Interpreting Sea turtle stranding with reference to the spatiotemporal analysis of hotspots along Maharashtra: implications for sea turtle conservation in Maharashtra, India

Stranding records as tools to delineate hot spots for sea turtles


  • Prachi Hatkar Wildlife Institute of India, Dehradun Uttarakhand 248002
  • Priyamvada Bagaria Ministry of Environment, Forests & Climate Change, Government of India, New Delhi- 110003
  • Dinesh Vinherkar Wildlife Conservation and Animal Welfare Association (WCAWA), Dahanu, Maharashtra 401601
  • Dhaval Kansara Wildlife Conservation and Animal Welfare Association (WCAWA), Dahanu, Maharashtra 401601
  • Sagar Patel Wildlife Conservation and Animal Welfare Association (WCAWA), Dahanu, Maharashtra 401601


Reptiles, Sea turtles, Stranding, conservation, Maharashtra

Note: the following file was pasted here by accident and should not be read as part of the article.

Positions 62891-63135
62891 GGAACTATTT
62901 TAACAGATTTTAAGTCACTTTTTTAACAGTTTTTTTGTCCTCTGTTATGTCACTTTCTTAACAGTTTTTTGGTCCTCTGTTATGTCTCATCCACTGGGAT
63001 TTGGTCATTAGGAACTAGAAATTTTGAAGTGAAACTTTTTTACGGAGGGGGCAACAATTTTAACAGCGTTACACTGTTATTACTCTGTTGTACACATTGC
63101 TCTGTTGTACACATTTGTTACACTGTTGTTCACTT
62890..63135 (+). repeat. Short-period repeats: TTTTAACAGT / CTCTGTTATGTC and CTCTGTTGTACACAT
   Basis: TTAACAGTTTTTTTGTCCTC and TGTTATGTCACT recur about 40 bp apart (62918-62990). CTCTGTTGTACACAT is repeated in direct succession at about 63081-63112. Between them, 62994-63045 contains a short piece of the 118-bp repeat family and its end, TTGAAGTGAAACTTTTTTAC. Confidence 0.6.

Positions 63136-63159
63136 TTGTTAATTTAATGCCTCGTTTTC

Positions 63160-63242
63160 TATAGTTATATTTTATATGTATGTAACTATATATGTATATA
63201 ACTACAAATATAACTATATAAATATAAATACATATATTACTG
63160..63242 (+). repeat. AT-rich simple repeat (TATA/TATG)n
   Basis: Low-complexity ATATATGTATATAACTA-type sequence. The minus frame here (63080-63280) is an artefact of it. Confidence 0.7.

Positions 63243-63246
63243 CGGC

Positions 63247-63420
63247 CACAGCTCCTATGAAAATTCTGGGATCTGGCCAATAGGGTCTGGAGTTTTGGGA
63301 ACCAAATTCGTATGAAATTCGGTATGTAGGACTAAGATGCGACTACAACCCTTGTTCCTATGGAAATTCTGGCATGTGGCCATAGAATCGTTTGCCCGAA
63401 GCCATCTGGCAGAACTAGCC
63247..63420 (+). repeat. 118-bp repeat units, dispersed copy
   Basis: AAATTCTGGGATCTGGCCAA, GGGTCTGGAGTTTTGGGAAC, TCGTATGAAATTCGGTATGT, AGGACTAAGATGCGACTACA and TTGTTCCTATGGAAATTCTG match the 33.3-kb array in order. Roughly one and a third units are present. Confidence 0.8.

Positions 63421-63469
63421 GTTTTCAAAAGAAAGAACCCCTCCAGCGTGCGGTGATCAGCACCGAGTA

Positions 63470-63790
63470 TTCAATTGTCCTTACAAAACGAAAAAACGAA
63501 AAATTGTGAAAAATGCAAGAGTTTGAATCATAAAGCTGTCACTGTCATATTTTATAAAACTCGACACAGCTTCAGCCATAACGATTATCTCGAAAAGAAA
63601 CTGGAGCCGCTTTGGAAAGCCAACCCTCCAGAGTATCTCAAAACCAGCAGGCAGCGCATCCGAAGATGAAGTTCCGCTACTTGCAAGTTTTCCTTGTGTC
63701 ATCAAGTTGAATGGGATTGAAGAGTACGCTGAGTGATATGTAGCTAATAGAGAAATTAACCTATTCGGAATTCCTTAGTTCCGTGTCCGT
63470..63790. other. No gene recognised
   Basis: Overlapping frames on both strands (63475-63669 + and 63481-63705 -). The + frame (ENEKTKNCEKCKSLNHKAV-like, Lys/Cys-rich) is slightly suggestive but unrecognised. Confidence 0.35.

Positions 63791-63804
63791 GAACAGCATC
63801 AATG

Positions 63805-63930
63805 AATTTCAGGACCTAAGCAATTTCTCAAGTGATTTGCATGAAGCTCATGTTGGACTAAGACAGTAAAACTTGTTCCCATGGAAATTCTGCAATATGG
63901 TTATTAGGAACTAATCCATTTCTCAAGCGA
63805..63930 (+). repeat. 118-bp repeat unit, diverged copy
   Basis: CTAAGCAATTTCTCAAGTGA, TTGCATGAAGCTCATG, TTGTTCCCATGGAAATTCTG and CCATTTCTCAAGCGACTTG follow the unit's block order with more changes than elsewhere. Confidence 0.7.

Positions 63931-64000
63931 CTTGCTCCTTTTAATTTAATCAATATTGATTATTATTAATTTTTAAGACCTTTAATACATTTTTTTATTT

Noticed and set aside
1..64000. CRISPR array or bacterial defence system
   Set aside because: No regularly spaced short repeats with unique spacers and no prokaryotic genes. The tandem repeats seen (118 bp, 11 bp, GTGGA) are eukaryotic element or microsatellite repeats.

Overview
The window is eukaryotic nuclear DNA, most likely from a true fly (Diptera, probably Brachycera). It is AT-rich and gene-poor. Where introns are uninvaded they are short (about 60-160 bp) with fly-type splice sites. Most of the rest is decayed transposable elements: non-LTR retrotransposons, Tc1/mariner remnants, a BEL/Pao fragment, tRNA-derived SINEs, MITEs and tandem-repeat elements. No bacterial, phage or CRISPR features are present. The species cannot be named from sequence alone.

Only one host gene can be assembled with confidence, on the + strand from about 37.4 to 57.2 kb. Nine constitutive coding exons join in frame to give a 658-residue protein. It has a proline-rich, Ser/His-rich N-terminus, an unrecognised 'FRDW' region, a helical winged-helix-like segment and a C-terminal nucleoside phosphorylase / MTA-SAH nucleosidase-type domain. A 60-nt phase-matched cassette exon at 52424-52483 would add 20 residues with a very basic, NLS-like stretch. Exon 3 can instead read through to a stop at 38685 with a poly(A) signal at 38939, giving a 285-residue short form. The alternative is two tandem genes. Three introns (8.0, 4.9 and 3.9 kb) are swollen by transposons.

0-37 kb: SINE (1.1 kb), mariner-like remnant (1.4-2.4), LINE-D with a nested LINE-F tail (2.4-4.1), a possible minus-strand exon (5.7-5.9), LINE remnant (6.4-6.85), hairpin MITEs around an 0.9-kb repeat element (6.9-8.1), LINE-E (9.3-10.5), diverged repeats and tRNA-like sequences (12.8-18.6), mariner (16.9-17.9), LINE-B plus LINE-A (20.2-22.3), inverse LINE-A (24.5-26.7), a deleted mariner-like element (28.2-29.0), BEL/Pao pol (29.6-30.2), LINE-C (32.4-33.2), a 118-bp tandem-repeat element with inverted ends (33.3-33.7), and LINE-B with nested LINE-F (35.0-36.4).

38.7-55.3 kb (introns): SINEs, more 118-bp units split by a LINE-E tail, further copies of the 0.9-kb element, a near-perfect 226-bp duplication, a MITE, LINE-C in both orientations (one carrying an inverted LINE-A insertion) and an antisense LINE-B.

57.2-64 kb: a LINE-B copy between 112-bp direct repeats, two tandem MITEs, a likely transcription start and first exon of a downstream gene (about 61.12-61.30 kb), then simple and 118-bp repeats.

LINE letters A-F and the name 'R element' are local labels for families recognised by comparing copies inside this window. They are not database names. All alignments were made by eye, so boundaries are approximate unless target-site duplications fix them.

Sea turtles are affected by various natural calamities and disasters apart from those caused by human-induced activities, including fishing operations. Stranded carcasses of marine megafauna can provide valuable information on the cause of death at sea. However, interpreting the results can be challenging because stranding probabilities are usually very low and highly variable in space and time. However, it is crucial for the management of such species. Knowledge of the spatial and temporal distribution of specific mortality sources is crucial for managing species vulnerable to human interactions. Beach cast carcasses represent an unknown fraction of at-sea mortalities. Data on stranded sea turtles were examined between 1981 and 2021 along the Maharashtra coast (N = 510) to detect spatio-temporal patterns and understand the factors that contribute to their mortality. We evaluated the distribution and magnitude of sea turtle mortality along the Maharashtra coast. These data are valuable for directing and implementing specific and local mitigation measures along the Maharashtra coast, such as avoiding bycatch hotspots through fleet communication programs or area- and season-specific closures, enforceable legislation, effective penalties, and proper waste management. This study highlights the importance of addressing these data gaps and provides a meaningful conservation tool that can be applied to stranding data on sea turtles along the Konkan coast of India.